Gallery 121–Wayne Bates
Elegant, whimsical, functional porcelain pottery
Blanket Creek Pottery–Paul Borian
Functional stoneware pottery
Pots Place Studio–Bob Brigl
(270) 535-0561 or (270) 781-6546
Pottery face jugs; stoneware figures and vessels
Gloss-glazed crude stoneware
Daro Gallery–Steve Davis-Rosenbaum
Maiolica style, hand-painted, utilitarian earthenware
Hand-painted dinnerware, bakeware, housewares, ornaments; Paint Your Own Pottery studio; tours
Katherine Tandy Brown is a regular contributor to the Traveling Kentucky column.
Back in the so-called good ole days, the signal that the Christmas season had arrived was when the largest store in town put up a Christmas tree and decorated their front window.
It was special to drive or walk past and see the twinkling lights, bright bows on beautifully wrapped gifts, and sometimes Santa and his animated elves hard at work, getting ready for the big day.
Life seemed less complicated back then, and it didn’t take much for the kids, or even the adults, to get in the spirit of things. The squealing, cackling laugh of a 2-year-old made life worthwhile.
Towns across Kentucky have been lighting up for years, some on a grander scale than others. From the largest to the smallest, many cities, towns, villages, and hamlets are doing their best to make Christmas special.
Downtowns are doing their share to draw people to their tree lightings. Christmas parades abound, some of which are at night, featuring illuminated floats.
Even if where you live doesn’t get into Christmas in a big way, you can bet there’s a town near you that does. You and your family can enjoy some nice holiday road trips between now and New Year’s.
Several communities offer the stay-in-your-car-and-listen-to-Christmas-music routed drive-throughs, while others decorate their downtown, offering holiday foods, decorations, pictures with Santa, music, and even carriage rides.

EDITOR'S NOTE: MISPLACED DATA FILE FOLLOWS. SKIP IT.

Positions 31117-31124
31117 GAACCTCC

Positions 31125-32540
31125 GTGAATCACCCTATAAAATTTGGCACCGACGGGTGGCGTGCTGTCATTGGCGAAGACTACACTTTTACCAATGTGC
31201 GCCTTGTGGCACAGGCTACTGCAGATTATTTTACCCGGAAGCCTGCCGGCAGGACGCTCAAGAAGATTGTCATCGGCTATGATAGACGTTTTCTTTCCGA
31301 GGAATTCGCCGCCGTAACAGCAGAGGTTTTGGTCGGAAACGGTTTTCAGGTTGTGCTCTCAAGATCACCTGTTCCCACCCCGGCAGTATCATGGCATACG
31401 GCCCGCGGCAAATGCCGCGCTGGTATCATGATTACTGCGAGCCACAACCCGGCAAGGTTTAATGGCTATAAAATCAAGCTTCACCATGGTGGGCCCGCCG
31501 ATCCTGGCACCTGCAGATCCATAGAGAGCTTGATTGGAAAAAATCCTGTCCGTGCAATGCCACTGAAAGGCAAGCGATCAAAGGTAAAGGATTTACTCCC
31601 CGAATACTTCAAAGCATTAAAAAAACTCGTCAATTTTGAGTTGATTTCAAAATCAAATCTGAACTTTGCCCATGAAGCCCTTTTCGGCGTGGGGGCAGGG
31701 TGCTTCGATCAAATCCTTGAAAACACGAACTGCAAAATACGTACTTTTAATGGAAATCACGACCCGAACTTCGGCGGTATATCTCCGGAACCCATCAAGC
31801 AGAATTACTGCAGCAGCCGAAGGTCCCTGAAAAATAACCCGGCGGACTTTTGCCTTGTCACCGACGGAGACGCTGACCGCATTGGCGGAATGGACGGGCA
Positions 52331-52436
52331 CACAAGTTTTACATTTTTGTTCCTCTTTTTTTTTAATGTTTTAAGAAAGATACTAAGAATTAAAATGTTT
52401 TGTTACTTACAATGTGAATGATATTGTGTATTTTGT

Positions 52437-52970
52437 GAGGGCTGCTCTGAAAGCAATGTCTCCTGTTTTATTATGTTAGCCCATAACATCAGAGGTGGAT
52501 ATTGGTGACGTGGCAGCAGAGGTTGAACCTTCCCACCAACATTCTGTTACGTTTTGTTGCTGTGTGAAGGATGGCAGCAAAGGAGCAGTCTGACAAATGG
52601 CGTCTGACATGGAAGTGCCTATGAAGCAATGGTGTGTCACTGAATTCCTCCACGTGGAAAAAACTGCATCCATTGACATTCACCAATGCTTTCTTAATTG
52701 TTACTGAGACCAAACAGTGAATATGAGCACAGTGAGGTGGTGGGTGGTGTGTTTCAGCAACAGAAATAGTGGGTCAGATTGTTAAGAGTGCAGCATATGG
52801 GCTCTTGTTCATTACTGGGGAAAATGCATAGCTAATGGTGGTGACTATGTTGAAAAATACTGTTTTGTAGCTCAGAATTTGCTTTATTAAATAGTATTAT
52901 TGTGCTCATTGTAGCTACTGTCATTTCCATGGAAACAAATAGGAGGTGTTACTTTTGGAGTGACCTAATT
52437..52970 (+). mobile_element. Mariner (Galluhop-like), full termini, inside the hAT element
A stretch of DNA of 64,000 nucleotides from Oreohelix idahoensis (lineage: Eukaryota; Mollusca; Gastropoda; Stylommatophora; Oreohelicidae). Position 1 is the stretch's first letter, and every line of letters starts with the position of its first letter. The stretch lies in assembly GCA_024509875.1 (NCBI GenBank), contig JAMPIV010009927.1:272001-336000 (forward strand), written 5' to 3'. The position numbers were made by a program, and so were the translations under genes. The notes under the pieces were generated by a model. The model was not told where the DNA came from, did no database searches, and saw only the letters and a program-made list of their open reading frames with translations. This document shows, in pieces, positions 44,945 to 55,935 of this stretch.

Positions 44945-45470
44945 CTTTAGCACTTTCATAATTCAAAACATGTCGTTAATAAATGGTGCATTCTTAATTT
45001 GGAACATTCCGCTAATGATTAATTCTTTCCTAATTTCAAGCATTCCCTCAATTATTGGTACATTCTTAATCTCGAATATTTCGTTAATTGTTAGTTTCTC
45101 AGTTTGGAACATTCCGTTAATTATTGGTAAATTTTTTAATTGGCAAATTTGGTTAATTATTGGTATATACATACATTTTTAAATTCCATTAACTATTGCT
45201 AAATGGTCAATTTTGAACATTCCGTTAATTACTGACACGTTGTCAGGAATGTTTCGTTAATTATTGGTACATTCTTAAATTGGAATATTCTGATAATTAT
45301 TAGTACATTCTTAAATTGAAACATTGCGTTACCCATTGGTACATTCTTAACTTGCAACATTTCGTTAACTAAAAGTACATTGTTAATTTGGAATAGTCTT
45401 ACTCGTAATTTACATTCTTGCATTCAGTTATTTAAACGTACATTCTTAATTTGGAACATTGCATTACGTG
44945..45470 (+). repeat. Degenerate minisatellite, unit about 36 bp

RiverPark in downtown Owensboro offers one of the state’s most spectacular Christmas presentations. It features an outdoor skating rink overlooking the Ohio River. A giant 20 x 40 foot inflatable screen allows visitors to watch some of the favorite holiday movies. A snow-making machine adds to the reality of it all, especially when the children have a chance to build a real snowman.
Lee’s Ford Marina near Somerset is the new home for what used to be the light display at Christmas Island in Burnside. Considered the granddaddy of holiday light displays at its former location, Lee’s Ford Marina owner J.D. Hamilton bought the show in order to give his facility another season.
“Last year was our first year with the lights,” Hamilton said. “We had displays set up from the time you entered our property all the way down to the water’s edge. Several are even constructed out on the water and they really make for a spectacular view.”
Six years ago, the town of Edmonton, in Metcalfe County, started with a few lights on the fences around the duck pond at the Bowling Community Park. Now it has more than 10,000 lights on a 3/4-mile walking trail that can also be driven.
In Benton, their Christmas in the Park lets visitors see some 750,000 lights. Last year, 28,000 cars toured the grounds.
(all events run through Christmas)
Owensboro: Winter Wonderland
215 E. Second Street